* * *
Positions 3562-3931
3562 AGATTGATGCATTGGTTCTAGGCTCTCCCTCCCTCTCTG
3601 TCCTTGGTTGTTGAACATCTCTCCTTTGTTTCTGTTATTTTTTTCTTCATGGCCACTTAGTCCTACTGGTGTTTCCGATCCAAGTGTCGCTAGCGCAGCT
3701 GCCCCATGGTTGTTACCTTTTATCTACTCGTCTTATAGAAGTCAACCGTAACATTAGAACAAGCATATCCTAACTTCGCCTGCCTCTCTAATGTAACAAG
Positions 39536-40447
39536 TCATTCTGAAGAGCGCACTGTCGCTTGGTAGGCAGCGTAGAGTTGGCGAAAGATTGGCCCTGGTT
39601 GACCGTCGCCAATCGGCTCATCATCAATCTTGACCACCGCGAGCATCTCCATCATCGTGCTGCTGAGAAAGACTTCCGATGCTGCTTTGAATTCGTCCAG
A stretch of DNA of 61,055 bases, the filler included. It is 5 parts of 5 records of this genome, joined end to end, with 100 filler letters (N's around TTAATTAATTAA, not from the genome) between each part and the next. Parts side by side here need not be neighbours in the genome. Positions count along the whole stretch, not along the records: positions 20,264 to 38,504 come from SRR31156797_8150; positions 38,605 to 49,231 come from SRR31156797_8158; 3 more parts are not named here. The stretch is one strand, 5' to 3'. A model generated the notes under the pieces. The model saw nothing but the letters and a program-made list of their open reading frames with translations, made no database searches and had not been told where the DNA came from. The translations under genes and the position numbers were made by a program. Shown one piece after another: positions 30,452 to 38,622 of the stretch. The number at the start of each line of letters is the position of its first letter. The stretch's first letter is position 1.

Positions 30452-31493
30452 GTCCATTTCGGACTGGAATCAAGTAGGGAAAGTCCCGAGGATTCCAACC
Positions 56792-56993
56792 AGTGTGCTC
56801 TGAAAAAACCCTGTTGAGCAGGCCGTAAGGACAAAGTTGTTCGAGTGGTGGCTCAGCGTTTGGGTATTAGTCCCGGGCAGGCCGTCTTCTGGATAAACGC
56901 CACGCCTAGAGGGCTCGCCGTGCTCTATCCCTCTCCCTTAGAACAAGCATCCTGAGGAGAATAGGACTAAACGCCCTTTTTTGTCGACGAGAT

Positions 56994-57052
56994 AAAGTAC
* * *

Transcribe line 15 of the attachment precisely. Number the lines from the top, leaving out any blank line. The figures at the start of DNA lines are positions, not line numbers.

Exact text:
Positions 56994-57052